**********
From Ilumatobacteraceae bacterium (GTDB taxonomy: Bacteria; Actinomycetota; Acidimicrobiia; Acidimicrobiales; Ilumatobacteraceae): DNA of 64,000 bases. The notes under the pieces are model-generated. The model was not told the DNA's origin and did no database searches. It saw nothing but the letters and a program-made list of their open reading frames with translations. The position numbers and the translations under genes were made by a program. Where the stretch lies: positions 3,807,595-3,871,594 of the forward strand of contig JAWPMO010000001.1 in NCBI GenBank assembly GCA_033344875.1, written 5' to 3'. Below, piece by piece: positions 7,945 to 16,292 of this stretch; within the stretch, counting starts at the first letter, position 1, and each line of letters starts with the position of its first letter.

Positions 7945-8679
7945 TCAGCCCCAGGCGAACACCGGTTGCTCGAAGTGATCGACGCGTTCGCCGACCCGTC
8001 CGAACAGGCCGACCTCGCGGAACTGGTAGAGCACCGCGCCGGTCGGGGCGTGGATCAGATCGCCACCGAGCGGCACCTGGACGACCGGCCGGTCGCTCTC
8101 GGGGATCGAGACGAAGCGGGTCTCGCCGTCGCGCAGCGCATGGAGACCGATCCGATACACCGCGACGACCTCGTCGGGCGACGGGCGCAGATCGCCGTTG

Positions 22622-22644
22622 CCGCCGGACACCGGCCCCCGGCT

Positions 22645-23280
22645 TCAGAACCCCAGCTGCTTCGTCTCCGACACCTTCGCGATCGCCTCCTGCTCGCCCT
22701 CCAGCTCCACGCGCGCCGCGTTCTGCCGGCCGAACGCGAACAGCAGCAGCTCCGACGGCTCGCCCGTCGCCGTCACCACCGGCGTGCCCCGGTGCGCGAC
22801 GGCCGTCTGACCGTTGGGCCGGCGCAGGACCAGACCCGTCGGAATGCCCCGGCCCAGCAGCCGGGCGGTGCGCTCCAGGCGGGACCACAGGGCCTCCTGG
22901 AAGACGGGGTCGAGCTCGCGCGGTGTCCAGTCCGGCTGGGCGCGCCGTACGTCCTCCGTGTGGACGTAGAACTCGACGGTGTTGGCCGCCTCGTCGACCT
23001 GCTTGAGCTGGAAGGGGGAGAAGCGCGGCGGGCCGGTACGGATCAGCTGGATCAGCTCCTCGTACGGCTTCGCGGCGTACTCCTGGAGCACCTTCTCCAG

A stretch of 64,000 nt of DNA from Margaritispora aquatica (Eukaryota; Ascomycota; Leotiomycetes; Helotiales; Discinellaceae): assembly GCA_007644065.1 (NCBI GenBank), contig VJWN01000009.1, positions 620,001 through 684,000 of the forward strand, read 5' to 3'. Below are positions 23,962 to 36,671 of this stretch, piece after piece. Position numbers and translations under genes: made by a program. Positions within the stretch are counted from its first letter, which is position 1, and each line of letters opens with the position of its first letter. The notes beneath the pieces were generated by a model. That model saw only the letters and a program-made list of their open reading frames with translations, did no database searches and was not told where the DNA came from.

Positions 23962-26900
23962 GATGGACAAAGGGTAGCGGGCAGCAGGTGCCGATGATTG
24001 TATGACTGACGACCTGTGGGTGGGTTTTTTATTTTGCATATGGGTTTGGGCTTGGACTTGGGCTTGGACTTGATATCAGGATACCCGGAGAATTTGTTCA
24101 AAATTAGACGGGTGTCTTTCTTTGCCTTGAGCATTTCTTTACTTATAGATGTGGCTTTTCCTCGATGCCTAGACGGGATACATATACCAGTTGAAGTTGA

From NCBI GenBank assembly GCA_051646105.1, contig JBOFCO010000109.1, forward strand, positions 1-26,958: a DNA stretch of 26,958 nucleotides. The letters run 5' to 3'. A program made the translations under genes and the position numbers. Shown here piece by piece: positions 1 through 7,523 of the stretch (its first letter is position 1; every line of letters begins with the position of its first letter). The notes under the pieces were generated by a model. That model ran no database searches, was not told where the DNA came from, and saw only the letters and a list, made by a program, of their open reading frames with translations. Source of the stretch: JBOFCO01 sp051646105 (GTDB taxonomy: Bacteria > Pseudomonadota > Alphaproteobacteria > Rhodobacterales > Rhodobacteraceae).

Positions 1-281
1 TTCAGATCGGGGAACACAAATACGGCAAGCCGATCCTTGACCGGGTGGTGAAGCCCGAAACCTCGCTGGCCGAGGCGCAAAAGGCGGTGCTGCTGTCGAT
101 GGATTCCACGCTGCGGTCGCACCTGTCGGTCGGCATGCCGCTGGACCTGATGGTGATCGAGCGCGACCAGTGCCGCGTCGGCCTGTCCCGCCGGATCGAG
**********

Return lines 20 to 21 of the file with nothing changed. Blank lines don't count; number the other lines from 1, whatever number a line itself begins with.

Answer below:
Positions 1-281
1 TTCAGATCGGGGAACACAAATACGGCAAGCCGATCCTTGACCGGGTGGTGAAGCCCGAAACCTCGCTGGCCGAGGCGCAAAAGGCGGTGCTGCTGTCGAT